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Halftime and High-tops: Where Fashion Meets Fitness

An Ode to Michael Jordan

By Mia Kennedy

Sports Editor

Michael Jordan dunking in the first shoes he released with Nike. (Source: SneakerNews)

It began in 1985 when the first pair of Air Jordans were released. Micheal Jordan wore the black and red prototype shoes at a basketball game, where they were immediately banned for not conforming with the colours of the Chicago Bulls uniform. This sparked rumours that the shoes were what made Jordan such a remarkable athlete, rumours reflected in Nike’s advertising. “It’s gotta be the shoes,” one ad boasted under an image of Jordan dunking.

Michael Jordan had already influenced the fashion world through his baggy shorts, sleek berets, and gold hoops, but his collaboration with Nike started a sneaker revolution that’s still alive today.

“Sneakerhead” culture began in the 1980s, when basketball’s influence on fashion coincided with the growth of hip hop. The variety of signature basketball shoes and the popularity of sneakers in hip hop made sneaker collecting go global within a decade of its emergence.

Today, it’s still flourishing. What started with a pair of iconic black and red shoes has turned into a thriving culture, with the most dedicated fans, “sneakerheads,” sometimes spending thousands of dollars in online bids or waiting in line for days for a new pair to drop.

Justin MacLellan, who’s completing a technique in mechanical engineering at Cégep de St-Jean, thinks sneakers can make or break an outfit. “Sneakers are a huge part of my fashion. Even if an outfit is not great, a good pair of sneakers can tie the whole thing together.” Kyle Balian, a first-year Dawson student in Enriched Pure and Applied Science, feels similarly. He says he loves sneakers “because they’re an easy gateway into fashion. They pop. People notice your shoes when you walk into a room.”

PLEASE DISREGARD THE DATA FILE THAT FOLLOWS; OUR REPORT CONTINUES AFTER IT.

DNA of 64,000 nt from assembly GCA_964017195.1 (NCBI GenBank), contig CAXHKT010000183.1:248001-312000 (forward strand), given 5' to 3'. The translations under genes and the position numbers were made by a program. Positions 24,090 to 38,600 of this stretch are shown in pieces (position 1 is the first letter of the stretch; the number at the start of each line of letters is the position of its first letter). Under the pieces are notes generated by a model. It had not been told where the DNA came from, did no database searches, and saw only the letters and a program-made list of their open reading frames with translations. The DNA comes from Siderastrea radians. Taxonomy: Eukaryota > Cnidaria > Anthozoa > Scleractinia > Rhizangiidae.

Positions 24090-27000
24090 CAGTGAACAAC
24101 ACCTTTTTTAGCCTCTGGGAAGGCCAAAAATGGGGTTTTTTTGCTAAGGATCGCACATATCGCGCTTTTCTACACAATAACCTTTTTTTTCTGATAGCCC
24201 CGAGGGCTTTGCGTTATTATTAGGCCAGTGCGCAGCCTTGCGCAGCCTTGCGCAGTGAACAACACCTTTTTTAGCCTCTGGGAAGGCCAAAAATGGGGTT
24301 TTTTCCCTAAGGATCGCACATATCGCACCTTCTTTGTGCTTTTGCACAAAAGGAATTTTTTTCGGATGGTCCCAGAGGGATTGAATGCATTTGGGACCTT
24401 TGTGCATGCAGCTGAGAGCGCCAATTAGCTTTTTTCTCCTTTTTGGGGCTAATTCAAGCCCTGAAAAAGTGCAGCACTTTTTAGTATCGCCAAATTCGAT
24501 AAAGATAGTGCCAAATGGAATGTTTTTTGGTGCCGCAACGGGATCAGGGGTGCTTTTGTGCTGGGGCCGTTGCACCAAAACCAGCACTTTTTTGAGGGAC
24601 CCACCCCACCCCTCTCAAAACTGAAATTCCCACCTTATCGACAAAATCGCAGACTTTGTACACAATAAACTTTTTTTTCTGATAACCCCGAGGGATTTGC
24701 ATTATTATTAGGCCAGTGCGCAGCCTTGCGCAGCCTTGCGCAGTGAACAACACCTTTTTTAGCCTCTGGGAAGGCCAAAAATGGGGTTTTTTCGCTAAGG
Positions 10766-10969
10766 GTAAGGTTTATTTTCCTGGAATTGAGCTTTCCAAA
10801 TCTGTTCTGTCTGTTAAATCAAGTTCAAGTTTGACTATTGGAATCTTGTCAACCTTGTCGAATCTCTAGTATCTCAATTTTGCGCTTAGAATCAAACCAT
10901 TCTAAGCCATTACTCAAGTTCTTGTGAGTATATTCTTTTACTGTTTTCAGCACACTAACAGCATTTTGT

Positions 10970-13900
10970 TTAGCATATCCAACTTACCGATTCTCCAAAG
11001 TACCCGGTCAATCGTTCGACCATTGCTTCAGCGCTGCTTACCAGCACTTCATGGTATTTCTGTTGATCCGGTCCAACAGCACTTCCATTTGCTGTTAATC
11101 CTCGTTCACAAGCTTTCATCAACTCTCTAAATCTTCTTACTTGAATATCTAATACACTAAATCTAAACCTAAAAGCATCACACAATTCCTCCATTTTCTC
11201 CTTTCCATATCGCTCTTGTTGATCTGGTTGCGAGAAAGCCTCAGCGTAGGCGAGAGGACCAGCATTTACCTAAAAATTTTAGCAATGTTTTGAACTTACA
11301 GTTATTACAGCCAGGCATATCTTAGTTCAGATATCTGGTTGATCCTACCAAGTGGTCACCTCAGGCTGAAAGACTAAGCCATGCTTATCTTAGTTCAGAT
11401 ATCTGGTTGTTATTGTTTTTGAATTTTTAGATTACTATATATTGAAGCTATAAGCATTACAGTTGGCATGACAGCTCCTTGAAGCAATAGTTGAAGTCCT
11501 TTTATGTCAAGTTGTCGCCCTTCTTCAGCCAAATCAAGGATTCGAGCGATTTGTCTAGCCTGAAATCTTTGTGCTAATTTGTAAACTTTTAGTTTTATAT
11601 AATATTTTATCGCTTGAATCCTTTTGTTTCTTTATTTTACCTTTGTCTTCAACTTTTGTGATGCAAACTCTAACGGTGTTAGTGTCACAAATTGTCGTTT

Both Justin and Kyle recognize the legendary status of Air Jordans. “Jordans go way back in terms of influence. It’s kind of wild that the first sneaker in the Jordan line still has the highest resale value,” says Kyle. Jordans are “top-tier stuff,” as Justin puts it. Some fans are so eager to add them to their collection that online bids can easily reach the thousands.

Although Justin hasn’t waited in long lines for “drops” or bid online for shoes like some fans, he’s built up a solid collection. “I think I have about nine pairs right now. The most I’ve spent on one pair is probably about 500$.”

That number may raise some eyebrows, but sneakers are more than just shoes for Justin. “I just feel good when I wear them. They make me feel confident.” For Kyle, who’s been building his collection for five years, they’re cultural artifacts as well as fashion statements. “They make me feel connected to the culture. It’s like a wine pairing. You admire the craftsmanship and the culture behind the shoe. There’s this thing when you have sneakers; it becomes a piece of art. You don’t want to tarnish it.”

Although Micheal Jordan’s impact on the fashion world is largely recognized by “sneakerheads”, who knows just how mainstream sneaker collecting could get? Maybe one day wearable art will make its way to a museum near you.


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